SIA will restart world’s longest nonstop flight in October 2018.

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This topic contains 18 replies, has 13 voices, and was last updated by  philsquares 16 Oct 2018
at 19:10
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Viewing 4 posts - 16 through 19 (of 19 total)

  • Alex McWhirter
    Participant

    Following on from Singapore-New York, SIA intends to operate non-stop Singapore-Los Angeles in 2019.

    SIA used to ply the latter route non-stop with A340-500s a number of years ago.

    Maybe that is why United (who currently flies non-stop Los Angeles-Singapore) announced today it would axe its service from Los Angeles. Instead it would be transferred to San Francisco.

    The move takes effect from October. It means that United will have been operating this non-stop Los Angeles-Singapore route for just one year.

    United announced the service in June 2017. Service started the following October. It was billed as “the longest non-stop route from the US.”

    United now flies the longest non-stop route from the US


    Tom Otley
    Keymaster

    Many of you will have read our review of this flight

    Flight review: Singapore Airlines Airbus A350-900ULR business class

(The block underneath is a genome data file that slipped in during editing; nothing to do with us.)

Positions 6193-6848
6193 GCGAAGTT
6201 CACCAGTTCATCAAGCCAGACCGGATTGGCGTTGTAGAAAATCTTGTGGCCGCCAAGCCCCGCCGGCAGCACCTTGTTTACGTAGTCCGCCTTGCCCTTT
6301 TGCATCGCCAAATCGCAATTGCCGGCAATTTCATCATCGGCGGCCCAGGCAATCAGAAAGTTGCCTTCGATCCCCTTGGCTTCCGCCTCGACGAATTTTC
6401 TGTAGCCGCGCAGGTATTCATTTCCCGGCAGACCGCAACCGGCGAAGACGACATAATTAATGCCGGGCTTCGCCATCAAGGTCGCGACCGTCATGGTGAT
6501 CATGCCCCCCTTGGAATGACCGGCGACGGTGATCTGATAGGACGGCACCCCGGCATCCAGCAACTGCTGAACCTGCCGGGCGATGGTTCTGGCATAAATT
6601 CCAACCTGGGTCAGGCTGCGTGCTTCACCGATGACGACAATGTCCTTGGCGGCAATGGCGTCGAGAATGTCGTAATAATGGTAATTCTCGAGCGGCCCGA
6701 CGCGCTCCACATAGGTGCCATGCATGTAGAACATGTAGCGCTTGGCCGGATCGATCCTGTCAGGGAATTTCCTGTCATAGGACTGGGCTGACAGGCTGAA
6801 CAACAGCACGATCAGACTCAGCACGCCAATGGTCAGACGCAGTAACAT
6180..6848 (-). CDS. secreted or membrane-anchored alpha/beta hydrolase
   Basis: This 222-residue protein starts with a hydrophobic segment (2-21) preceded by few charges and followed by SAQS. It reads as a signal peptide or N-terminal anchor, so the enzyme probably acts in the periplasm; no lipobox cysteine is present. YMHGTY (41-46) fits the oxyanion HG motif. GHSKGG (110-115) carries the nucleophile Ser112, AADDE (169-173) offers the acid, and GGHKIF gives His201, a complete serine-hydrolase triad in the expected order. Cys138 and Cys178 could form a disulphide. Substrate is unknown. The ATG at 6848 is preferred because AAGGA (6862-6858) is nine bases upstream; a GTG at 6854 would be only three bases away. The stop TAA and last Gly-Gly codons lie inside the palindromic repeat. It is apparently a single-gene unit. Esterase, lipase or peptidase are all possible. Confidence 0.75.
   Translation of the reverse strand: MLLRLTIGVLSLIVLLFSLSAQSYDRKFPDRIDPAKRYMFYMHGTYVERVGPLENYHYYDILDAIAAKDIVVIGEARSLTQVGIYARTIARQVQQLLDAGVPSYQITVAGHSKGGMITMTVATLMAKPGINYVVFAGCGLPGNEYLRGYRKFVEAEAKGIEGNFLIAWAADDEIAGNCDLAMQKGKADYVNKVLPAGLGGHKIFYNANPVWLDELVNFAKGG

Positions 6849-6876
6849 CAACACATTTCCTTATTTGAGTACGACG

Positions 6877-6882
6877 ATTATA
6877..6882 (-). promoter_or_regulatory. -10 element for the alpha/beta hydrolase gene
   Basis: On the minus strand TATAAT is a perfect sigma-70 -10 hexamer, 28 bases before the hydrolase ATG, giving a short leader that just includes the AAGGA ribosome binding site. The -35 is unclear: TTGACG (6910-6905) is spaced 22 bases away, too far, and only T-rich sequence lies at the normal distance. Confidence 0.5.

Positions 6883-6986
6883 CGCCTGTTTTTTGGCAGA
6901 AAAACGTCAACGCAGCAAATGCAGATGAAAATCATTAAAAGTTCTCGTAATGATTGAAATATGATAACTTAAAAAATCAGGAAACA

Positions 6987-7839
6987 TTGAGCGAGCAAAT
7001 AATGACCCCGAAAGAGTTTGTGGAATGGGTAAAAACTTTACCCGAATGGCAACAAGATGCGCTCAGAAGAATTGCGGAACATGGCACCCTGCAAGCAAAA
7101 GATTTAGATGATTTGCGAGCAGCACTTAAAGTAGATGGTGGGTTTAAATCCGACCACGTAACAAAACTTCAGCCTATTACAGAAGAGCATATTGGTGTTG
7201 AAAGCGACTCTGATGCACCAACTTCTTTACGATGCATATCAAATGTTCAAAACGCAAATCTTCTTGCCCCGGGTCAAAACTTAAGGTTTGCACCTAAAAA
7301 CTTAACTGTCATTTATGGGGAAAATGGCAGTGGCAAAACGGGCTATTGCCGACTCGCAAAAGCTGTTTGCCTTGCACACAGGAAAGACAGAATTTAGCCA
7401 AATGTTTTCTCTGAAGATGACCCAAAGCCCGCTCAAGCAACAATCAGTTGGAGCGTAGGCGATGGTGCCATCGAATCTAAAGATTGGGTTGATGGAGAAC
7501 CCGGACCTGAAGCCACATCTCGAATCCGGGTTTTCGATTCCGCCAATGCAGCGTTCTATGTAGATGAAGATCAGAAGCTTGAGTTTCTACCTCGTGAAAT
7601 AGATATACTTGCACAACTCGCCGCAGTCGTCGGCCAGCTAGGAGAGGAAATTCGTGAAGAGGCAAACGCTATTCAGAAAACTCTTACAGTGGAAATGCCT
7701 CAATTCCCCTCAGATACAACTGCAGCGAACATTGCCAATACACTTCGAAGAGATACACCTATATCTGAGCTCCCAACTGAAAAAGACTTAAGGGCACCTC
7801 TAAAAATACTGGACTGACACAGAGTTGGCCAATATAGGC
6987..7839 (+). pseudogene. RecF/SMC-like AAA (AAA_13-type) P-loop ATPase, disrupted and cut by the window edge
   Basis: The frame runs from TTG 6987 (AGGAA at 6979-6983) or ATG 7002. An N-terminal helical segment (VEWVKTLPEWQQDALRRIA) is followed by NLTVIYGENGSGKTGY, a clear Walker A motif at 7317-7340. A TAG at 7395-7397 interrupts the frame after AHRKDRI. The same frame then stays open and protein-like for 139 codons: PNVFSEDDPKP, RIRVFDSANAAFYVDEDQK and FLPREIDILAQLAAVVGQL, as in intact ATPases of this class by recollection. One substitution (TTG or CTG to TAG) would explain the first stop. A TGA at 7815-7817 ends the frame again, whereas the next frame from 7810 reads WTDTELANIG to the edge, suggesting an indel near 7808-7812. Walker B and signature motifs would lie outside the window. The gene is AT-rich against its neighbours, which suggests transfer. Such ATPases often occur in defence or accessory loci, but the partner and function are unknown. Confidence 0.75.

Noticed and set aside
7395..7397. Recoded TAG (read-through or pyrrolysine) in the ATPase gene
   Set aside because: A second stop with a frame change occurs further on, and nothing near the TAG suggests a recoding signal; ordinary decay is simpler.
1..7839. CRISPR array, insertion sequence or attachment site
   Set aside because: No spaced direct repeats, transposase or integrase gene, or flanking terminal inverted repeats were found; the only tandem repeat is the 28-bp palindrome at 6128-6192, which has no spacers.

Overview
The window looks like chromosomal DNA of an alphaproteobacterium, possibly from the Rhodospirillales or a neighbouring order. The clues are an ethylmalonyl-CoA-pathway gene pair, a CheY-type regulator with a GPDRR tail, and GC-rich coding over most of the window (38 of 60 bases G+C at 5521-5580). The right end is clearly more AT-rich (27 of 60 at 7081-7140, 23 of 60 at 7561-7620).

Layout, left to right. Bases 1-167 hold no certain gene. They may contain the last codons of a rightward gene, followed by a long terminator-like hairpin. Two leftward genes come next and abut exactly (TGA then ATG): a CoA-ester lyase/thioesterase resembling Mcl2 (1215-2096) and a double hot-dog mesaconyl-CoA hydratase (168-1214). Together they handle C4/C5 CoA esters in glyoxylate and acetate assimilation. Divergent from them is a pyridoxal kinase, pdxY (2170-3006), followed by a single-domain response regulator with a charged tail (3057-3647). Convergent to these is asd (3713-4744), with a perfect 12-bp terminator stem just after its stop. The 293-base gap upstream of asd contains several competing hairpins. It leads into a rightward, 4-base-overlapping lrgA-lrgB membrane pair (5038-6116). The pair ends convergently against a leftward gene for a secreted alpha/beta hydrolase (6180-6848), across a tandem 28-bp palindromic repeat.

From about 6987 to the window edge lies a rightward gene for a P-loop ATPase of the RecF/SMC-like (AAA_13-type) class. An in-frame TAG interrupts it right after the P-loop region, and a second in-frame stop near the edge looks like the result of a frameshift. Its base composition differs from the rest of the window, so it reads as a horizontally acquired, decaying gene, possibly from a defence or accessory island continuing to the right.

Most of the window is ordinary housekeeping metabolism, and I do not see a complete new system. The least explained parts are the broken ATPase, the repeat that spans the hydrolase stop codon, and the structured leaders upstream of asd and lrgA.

The subsequent piece focusing on the small matter of pyjamas, or lack of them, is causing some interesting debate.

    Why Singapore Airlines doesn’t provide pyjamas on world’s longest flight

    See the comments at the end of the piece….

    1 user thanked author for this post.

    BA789
    Participant

    Can anyone find out the difference in fuel burn per hour between the A340-500 and the A350-900?

    Will be interesting to see how much cheaper it is for Singapore Airlines to operate this route now with the A350.


    philsquares
    Participant

    A very quick estimate of the fuel burn for the 340-500 vs. the 350-900 is about 8000kgs/hr for the 340-500 and about 5800kgs/hr for the 350-900. Please be advised those figures are an average for a comparable flight. The fuel burn will be much greater in the first few hours of the flight and much lower in the last few hours of the flight. But the difference is about 2200kgs/hr which is a fairly significant difference in fuel burn.

    The difference is about 590 US gallons at a spot price of $2.28 is $1345.20 price difference in favour of the 350. Add in the decreased maintenance costs of 2 engines vs. 4 engines and the savings start to add up. A 16-hour trip would result in $21,523 savings in fuel alone.

    3 users thanked author for this post.
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